Major teaching and research hospitals in Massachusetts are worried about two elements in the national health reform debate. One...how the federal government will continue funding for medical education. Two...the suggestion that higher Medicare payments to hospitals with higher health care costs (such as Massachusetts) aren't justified.
Those who favor reducing Medicare payments to help reign in health care spending routinely cite this research from the Dartmouth Atlas Project. The Massachusetts Hospital Association says the Darthmouth analysis ignores "underlying demographic and cost-of-living" differences and does not recognize "added costs of educating the next generation of physicians." The Massachusetts delegation relayed these concerns to the House chair of Energy and Commerce in this letter.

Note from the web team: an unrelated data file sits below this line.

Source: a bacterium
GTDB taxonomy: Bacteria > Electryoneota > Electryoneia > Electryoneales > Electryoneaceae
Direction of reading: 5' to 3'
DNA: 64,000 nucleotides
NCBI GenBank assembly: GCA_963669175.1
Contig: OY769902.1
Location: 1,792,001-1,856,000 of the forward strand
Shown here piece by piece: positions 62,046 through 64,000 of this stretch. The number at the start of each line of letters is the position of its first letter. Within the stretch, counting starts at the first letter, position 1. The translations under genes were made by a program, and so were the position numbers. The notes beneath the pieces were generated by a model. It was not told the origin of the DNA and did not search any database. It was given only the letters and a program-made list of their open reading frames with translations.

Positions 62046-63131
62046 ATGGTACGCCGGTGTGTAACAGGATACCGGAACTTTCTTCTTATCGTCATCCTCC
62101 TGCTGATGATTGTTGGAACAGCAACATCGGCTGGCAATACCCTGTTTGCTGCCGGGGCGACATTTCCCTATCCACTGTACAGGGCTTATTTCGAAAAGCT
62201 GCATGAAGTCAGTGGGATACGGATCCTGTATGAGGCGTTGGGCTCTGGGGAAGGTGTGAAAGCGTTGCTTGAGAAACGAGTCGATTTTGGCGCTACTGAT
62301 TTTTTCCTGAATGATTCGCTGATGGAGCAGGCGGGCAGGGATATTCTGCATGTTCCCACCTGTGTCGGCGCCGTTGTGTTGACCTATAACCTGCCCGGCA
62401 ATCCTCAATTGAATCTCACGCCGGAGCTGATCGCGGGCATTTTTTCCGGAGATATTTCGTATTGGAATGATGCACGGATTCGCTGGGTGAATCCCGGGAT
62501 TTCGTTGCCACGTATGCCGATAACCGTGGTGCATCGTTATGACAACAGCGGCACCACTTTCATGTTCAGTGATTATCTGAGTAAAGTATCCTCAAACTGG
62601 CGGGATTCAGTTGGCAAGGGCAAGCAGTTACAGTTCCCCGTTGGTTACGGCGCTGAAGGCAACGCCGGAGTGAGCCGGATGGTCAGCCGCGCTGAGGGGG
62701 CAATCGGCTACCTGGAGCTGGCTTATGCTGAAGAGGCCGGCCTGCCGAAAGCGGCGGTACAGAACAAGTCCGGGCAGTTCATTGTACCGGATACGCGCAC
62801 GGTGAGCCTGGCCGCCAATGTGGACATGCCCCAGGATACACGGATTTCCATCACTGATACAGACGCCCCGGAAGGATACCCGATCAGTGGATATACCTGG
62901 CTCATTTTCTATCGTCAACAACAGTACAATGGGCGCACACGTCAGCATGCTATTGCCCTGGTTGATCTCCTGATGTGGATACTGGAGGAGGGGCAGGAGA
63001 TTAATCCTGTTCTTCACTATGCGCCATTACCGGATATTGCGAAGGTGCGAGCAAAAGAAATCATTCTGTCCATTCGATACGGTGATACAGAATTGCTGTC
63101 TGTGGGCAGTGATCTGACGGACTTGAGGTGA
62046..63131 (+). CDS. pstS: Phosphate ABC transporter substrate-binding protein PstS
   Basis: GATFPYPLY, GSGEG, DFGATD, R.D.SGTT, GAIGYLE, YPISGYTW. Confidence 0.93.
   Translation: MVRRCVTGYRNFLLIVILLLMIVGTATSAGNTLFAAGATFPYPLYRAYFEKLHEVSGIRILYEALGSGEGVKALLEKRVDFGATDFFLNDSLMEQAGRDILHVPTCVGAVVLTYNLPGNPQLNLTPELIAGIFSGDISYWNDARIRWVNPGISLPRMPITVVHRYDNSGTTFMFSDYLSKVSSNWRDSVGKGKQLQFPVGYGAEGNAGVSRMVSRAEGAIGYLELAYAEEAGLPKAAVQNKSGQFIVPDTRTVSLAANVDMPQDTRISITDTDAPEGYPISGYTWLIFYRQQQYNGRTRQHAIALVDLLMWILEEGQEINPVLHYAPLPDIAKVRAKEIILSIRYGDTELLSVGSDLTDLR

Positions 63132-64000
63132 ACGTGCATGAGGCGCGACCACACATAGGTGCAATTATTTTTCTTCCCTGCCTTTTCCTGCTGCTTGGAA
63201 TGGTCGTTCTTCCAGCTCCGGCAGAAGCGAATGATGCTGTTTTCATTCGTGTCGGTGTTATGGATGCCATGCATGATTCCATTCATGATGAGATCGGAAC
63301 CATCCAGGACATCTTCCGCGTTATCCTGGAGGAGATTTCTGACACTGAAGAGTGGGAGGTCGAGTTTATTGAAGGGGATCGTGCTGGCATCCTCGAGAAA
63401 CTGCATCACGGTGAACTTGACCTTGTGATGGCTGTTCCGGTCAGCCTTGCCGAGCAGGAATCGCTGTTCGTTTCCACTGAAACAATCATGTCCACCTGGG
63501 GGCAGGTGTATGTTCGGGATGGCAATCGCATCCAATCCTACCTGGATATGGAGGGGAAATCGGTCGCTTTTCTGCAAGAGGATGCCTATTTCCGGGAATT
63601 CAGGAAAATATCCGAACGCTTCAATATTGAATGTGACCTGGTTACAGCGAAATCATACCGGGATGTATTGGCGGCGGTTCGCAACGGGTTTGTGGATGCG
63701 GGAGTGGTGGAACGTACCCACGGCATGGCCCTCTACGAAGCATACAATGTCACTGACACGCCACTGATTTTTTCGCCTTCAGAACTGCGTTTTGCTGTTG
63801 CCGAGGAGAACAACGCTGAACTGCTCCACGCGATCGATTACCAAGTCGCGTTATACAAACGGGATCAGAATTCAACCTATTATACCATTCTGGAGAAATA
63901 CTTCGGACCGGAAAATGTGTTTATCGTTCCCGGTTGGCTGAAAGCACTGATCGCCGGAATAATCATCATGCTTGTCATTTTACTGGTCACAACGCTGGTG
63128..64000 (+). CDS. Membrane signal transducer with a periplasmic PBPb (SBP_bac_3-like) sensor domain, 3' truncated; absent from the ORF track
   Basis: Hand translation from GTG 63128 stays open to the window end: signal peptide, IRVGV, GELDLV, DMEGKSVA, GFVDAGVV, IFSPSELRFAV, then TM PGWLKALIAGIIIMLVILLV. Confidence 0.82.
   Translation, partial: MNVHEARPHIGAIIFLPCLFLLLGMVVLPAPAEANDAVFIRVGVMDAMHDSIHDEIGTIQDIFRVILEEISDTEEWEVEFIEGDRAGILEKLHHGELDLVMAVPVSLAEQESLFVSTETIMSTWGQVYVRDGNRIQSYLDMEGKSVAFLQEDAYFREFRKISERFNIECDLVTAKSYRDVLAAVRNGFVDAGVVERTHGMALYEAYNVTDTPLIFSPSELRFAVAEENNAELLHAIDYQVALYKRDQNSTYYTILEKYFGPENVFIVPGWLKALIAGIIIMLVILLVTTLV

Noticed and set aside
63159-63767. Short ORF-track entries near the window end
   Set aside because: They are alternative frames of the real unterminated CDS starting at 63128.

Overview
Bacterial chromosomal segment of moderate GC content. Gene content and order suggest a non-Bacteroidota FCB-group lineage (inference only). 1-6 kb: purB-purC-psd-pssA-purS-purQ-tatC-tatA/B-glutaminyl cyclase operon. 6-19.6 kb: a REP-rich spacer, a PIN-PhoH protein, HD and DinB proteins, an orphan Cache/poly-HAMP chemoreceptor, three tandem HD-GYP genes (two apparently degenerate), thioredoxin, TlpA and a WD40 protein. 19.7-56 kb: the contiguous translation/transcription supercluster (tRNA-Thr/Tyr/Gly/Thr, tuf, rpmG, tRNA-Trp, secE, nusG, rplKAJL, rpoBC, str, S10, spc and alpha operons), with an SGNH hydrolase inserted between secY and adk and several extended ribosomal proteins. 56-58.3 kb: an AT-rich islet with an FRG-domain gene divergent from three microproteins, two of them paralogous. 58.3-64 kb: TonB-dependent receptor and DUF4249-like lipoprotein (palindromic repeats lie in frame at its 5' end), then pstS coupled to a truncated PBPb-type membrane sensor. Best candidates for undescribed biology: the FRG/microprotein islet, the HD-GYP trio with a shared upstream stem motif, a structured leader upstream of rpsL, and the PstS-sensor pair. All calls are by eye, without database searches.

Amid the talk about high health care costs in Massachusetts, this chart is interesting:
This is from the state's Division of Health Care Finance and Policy (DHCFP). It's based on data from the Centers for Medicare and Medicaid Services (Office of the Actuary, National Health Statistics Group, 2007). The $63 billion estimate for health care spending this year is 16.3% of the state's GDP (based on the predicted national GDP growth rate from Bureau of Economic Analysis, US Department of Commerce, also calculated by the DHCFP). Health Care spending is expected to be nearly 18% of the national GDP this year.
This program aired on August 4, 2009. The audio for this program is not available.